Does SpaceX do reviews for every launch, or just three for 16 launches?
The other two contractors challenged the decision in the GAO. Protesters argued that because NASA did not require an FRR before each SpaceX launch, the company was receiving an unfair advantage. The GAO agreed that NASA was not sticking to the original wording of its proposal when it allowed SpaceX to have three reviews, but said that did not change the course of the contract and rejected the challenge. Blue Origin has now taken the dispute to federal court.
Here’s where the mystery comes in: SpaceX distributed a backgrounder to lawmakers, whose decisions about funding NASA will influence the agency’s choices, stating that “SpaceX will lead – and always has plans to – lead a FRR with the full knowledge and participation of NASA before each launch of Starship HLS. Elon Musk also tweeted that âWe always do flight readiness exams! This argument makes no sense.
If so, perhaps the lawyers SpaceX hired to present their case to GAO should be concerned that they might not be able to convey this. SpaceX did not respond to questions attempting to distinguish between Musk’s argument and GAO’s assessment of the contract.
To interpret the difference between GAO’s three FRRs and SpaceX’s claim that the company always does flight readiness exams, you need to analyze the semantics: the other goes. SpaceX has always intended to have an FRR for this specific vehicle.
SpaceX appears to be arguing that the tanker spacecraft and potential fuel depot is infrastructure that NASA doesn’t need to worry about as much about, while the vehicle that will actually transport astronauts deserves further consideration. In an unsealed court file today, lawyers for the company argued that “support spacecraft” did not fall under the FRR requirements outlined in NASA’s RFP.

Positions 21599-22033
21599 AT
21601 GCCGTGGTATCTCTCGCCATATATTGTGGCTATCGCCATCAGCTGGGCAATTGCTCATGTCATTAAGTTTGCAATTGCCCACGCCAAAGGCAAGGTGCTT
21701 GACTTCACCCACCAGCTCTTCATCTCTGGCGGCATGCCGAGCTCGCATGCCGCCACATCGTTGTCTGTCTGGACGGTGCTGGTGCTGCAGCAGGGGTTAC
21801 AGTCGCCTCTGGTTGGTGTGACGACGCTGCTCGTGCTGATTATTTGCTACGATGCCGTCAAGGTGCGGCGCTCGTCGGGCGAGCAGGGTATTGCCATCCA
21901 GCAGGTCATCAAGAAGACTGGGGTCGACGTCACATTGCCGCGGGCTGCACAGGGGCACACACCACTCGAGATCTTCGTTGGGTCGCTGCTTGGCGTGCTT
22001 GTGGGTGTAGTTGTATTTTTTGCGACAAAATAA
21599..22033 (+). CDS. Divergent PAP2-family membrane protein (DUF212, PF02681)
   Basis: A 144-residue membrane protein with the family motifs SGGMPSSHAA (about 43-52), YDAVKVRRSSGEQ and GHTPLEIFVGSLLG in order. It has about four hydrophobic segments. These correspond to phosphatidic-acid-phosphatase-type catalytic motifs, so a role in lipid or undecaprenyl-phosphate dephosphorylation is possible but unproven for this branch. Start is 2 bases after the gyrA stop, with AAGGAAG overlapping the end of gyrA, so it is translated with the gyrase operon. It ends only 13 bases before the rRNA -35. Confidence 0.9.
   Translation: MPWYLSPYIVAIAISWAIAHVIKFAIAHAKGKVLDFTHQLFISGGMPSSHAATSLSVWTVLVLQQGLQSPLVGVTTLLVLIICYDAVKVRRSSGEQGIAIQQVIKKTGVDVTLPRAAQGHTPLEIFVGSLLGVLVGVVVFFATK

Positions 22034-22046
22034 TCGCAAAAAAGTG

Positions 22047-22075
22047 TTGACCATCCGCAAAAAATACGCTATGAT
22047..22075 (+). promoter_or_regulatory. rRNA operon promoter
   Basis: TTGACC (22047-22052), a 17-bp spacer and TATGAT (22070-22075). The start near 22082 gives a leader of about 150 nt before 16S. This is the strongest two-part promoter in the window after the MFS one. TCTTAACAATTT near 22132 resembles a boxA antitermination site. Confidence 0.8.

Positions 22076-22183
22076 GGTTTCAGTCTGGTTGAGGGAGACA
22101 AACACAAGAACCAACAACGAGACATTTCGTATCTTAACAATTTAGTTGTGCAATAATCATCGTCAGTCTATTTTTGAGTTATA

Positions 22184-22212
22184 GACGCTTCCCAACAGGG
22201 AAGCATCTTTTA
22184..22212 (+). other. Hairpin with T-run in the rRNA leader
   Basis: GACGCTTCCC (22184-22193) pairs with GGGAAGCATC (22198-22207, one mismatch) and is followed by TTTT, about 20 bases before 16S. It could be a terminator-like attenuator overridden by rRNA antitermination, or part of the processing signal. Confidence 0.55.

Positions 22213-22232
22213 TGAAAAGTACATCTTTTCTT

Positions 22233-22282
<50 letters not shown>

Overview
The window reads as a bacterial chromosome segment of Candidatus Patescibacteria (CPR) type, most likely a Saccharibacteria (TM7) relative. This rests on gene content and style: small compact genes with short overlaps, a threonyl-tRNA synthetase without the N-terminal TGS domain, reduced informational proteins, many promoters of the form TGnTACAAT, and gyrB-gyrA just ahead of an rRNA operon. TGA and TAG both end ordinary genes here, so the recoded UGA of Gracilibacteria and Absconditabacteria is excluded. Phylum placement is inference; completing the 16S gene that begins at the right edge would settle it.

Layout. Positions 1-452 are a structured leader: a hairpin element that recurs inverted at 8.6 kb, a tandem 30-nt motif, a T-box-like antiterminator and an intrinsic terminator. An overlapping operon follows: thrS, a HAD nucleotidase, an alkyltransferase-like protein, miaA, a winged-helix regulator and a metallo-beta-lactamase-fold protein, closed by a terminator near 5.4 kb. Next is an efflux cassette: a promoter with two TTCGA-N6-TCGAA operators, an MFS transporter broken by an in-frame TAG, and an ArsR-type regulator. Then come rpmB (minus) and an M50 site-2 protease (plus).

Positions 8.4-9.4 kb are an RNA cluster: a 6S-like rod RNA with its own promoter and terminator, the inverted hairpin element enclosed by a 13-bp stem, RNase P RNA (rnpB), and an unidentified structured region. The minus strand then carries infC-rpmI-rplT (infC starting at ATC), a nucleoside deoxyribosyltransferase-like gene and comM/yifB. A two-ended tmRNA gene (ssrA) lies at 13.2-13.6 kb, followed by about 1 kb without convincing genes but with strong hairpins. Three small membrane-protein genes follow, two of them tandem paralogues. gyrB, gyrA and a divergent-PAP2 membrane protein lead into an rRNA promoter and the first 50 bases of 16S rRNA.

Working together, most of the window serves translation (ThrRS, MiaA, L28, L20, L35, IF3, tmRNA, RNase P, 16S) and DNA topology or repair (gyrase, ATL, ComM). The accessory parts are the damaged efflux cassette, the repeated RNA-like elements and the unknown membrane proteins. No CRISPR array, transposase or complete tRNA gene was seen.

New visions of space transportation mean new rules
The FRR argument primarily reflects the ambition of SpaceX’s plans relative to its rivals. Blue Origin and Dynetics only offered one launch to bring their much smaller landing vehicles to the moon, with only one pre-flight review each.
This is, in part, why the GAO rejected their challenge: It was not clear why SpaceX received an advantage by having one or more flight readiness exams, as there was no way for NASA to waive the only examination prior to the possible launch of the demonstrators. had planned their own systems.
SpaceX’s latest filing indicates that NASA expressly gave bidders “the freedom to come up with a different architecture,” and the company did. All the meeting madness delaying NASA plans doesn’t seem to reach the level of contempt for security, as Blue Origin claims, but we won’t know until the trial is over and all the facts are known. .
While much of the court record is sealed, parties are currently debating what type of documents the judge will consider, with Blue Origin seeking emails from NASA and other documents and SpaceX claiming these additional documents are unnecessary. Once the administrative file is settled, a judge will determine if Bleu’s challenge is founded.